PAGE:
3. My View

    My View Senior member

    Messages:
    107
    Joined:
    Sep 30, 2003
    Location:
    Singapore
    For me, it's not easy to part with $500 for a pair of EG.  But when I wear it, the comfort - I am fortunate in that its 8.5/9 F202 fits me almost like a glove - and the beauty of it sometimes make me wonder why on earth do I want to get any shoes other than EG.

    (But I do come to my senses eventually so I still wear my other lesser shoes: Weston, Lobb, J&M, Alden, Sebago and I still dream of trying Vass, Grenson Masterpieces and the countless gorgeous Italian shoes if they make them in wide fittings that is.)

    So as many forum members have said before me, it really depends on your value system.  In mine, I will continue to buy EGs even though they cost more than many alternatives out there.
     
  4. LA Guy

    LA Guy Opposite Santa Staff Member Admin Moderator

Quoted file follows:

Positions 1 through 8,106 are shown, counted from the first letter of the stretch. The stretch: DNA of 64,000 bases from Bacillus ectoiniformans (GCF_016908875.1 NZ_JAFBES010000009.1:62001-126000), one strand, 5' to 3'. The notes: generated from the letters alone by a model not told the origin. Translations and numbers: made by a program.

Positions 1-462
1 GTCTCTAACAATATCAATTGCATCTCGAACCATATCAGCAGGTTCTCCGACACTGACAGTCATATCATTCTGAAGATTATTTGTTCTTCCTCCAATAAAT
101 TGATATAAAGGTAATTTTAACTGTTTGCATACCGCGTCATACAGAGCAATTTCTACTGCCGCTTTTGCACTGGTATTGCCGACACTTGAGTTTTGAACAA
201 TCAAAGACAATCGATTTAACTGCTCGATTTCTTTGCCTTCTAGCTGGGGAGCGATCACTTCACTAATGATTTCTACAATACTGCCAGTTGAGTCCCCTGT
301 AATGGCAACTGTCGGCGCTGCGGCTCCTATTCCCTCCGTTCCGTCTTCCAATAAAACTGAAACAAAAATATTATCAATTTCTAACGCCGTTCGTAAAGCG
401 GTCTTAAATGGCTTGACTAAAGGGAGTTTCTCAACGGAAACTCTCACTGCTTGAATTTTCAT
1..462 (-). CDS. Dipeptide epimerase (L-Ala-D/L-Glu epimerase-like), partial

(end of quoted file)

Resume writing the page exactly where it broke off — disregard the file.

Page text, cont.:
Messages:
    33,468
    Joined:
    Mar 8, 2002
    Location:
    Moscow, Idaho
    I'll agree with this, um, toned down and altered version of my statement. About paying for the cleaning though, unless the damage was caused by a malicious or reckless act, I think that a real gentleman would not insist that the waitress pay for the cleaning (god knows they are not making much anyway.) In any case, at a good restaurant, the management will probably insist on reimbursing you. If you're not at a good restaurant, chalk it up to experience.
     
  5. xlhell

    xlhell Member

    Messages:
    20
    Joined:
    Feb 2, 2004
    Location:
    The Mission, SF
    "No, matter what members of the forum might say, it's important to balance our social status with the appearance."

    Sorry but I don't agree with this. I make a modest amount of money, but without a wife or kids I have a bit more disposable income than a family man who makes twice what I do. I like the way I feel when I'm wearing nice quality clothes but as a profession I'm close to being just a common laborer. If people want to call me a poser then that's their problem; the compliments and affirmations from strangers is enough to tell me that the money I spend on good quality clothes is money well spent.
    It's all about how the clothes makes YOU feel.